Sunday, February 15, 2015

Deducting IRA savings and taxes

Jim Blankenship for USA Today writes: Your pay not only determines the size of your nest egg when you retire but also restricts how much you save annually without penalty. Depending on your income, you can't just sock away whatever you want wherever you want for retirement.
Here are your limits for 2015, based on how you file your tax return.
Income limits determining your maximum contribution to retirement savings depend on whether you file your federal income tax return in the status category of single, married filing jointly (MFJ), married filing separately (MFS), as a head of a household (HH) or as a qualifying widow or widower.
The higher your 2015 modified adjusted gross income (MAGI), generally the more the deductible amount of your contribution to an individual retirement plan drops, possibly to where you can't contribute at all.
Income limits if you file taxes using the single or head of household (HH) status
Traditional IRA. If you are not covered by a retirement plan at your job or you are covered by such a workplace plan and your MAGI is $61,000 or less, you have no limit to your deductible contributions.
If you are covered at your job and your MAGI falls between $61,000 and $71,000, you receive a partial deduction that is reduced by 55 cents for every dollar over the $61,000 lower limit (65% if you're older than 50).
As in all scenarios discussed here, the above adjusted amount is rounded up to the nearest $10; if it's less than $200, you can contribute at least $200.
If your workplace plan covers you and your MAGI exceeds $71,000, you can't deduct contributions to a traditional IRA. You are eligible to make non-deductible contributions up the annual limit for the account, of course, and those contributions grow tax-free.
Roth IRA. If your MAGI comes in under $116,000, you qualify to contribute the entire amount to a Roth IRA. If your MAGI is between $116,000 and $131,000, your contribution deduction shrinks pro rata for every dollar above the lower end of that range. If your MAGI tops $131,000, you cannot contribute to a Roth IRA.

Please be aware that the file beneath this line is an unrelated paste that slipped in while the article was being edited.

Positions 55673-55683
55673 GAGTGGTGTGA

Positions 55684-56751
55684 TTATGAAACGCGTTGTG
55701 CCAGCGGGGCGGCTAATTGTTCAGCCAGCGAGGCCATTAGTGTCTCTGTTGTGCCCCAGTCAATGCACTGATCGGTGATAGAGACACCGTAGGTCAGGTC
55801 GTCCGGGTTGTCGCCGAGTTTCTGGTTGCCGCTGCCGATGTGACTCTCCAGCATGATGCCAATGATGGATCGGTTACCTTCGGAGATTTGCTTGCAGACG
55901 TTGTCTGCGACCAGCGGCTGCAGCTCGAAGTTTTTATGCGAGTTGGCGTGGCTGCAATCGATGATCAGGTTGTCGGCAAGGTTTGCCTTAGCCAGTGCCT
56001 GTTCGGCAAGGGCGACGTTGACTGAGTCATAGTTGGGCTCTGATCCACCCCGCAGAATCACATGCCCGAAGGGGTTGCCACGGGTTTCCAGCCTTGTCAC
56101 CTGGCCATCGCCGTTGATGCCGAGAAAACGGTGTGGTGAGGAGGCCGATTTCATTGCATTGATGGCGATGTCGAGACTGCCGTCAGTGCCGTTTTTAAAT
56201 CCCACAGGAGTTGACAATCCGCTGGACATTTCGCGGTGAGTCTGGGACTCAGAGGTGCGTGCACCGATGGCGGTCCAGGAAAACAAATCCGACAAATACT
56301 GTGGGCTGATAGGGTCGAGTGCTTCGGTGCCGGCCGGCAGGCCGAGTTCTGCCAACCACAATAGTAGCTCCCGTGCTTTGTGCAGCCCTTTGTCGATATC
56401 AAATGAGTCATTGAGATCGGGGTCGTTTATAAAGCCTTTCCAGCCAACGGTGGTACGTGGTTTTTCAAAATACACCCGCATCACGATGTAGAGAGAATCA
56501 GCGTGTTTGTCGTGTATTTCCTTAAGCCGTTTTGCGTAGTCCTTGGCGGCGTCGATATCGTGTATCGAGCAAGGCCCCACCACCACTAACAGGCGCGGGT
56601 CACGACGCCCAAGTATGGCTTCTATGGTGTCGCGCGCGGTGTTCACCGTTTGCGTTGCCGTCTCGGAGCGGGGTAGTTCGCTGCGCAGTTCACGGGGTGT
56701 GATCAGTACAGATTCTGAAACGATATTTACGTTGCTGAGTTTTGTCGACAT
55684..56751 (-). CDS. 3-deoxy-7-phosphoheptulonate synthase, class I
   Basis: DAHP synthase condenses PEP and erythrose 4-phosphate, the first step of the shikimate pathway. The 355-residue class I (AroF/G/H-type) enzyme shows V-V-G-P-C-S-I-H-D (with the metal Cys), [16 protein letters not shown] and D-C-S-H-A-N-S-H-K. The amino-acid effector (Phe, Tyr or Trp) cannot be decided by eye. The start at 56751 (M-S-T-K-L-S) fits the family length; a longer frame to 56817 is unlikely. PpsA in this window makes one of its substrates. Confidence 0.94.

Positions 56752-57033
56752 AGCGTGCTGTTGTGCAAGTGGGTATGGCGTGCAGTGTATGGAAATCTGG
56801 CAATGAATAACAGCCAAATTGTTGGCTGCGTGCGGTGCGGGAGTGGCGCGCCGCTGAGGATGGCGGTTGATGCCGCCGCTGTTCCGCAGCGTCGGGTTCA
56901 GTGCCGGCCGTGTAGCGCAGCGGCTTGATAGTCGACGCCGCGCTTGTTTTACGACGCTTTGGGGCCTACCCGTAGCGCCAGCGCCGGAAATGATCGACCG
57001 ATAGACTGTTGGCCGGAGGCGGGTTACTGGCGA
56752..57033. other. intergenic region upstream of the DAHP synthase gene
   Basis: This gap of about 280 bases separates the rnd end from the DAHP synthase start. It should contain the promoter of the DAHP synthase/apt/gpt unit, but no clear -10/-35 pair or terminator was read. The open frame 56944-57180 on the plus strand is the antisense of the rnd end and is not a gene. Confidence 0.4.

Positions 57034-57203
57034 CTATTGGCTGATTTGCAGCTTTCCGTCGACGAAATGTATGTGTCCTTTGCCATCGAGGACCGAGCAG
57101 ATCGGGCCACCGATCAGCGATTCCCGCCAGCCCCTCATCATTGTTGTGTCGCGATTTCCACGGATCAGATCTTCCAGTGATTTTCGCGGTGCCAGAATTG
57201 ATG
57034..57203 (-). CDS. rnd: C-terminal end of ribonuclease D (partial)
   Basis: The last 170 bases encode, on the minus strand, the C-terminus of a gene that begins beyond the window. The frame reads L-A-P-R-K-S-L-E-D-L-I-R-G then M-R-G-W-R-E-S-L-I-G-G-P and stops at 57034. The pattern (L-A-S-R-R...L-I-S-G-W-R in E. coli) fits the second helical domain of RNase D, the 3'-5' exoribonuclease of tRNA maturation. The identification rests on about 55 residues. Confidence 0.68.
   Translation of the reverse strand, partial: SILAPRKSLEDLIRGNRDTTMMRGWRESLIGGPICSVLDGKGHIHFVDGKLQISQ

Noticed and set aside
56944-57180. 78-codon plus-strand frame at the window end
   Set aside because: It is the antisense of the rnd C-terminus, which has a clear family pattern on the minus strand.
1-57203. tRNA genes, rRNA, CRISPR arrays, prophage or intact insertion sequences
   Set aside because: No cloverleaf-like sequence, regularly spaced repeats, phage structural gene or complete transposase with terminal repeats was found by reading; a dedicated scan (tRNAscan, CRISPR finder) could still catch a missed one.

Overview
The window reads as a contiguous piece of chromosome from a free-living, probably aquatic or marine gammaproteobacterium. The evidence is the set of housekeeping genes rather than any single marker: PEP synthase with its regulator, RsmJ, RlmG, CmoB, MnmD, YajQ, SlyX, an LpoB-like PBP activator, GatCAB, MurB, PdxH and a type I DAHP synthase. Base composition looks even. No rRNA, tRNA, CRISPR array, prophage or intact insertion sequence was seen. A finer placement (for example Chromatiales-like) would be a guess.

Income limits if you file taxes using the married filing jointly (MFJ) or as a qualifying widow or widower
Traditional IRA. Filing in the MFJ or qualifying widow or widower categories slightly complicates deductions for contributing to a traditional IRA.
If you are not covered by a retirement plan at your job and your spouse is also not covered with a plan, you have no MAGI limit on your deductible contributions to a traditional IRA, nor do you face a limit if your MAGI is $98,000 or less.
If covered under a retirement plan at your job and you earned a 2014 MAGI between $98,000 and $118,000, you can take a partial deduction that drops 27.5% for every dollar over the lower threshold (32.5% if you're older than 50).
If you are covered at your job and your MAGI exceeds $118,000, you cannot deduct any of your traditional IRA contributions for this tax year, though again you can make non-deductible contributions up the annual limit.
Spousal coverage in workplace plans figures in here. For instance, if your workplace plan doesn't cover you but your spouse is covered at his or her job and your MAGI is less than $183,000, you can deduct the full amount of your IRA contributions. If your MAGI is greater than $183,000 but less than $193,000 in these circumstances, you are entitled to a deduction that's reduced 55% for every dollar over the lower limit (65% if over 50).
If your MAGI is greater than $193,000, you can't deduct any of your traditional IRA contributions.
Roth IRA. If you file your return in the categories of married filing jointly (MFJ) or as a qualifying widow or widower, you need an annual MAGI of less than $183,000 to become eligible to contribute the entire amount to a Roth IRA.
If your MAGI is $183,000 to $193,000, your contribution to a Roth IRA falls ratably for every dollar above the lower end of the tax bracket range, in this case $183,000.
If your MAGI exceeds $193,000, you cannot contribute to a Roth IRA.
Income limits if you file taxes using the married filing separately (MFS)
Note: For purposes of the MAGI qualification amount discussion here only, if you file MFS but did not live with your spouse during the tax year, you come under the contribution and deduction restrictions as if you file taxes in what the Internal Revenue Service recognizes as the single status category.
A traditional IRA. If neither you nor your spouse has a retirement plan available on the job, you have no MAGI limit on your deductible contributions.
If you do have such a plan and your MAGI comes in at less than $10,000, you receive a deduction that's reduced 55 cents for every dollar (65 cents if you are older than 50) above the lowest dollar threshold for your tax bracket. The same formula holds true if you are not covered by a plan but your spouse is.
If the employer of you or your spouse offers a plan and your MAGI tops $10,000, you can deduct none of your contributions to a traditional IRA. You can still make non-deductible contributions up the annual limit, and those contributions grow tax-free.
Roth IRA. If your MAGI is less than $10,000, your contribution to a Roth IRA drops pro rata for every dollar over the lower limit of your tax bracket. You cannot contribute to a Roth IRA if your MAGI exceeds $10,000.
Jim Blankenship, CFP, is a fee-only financial planner at Blakenship Financial Planning in New Berlin, Ill.,

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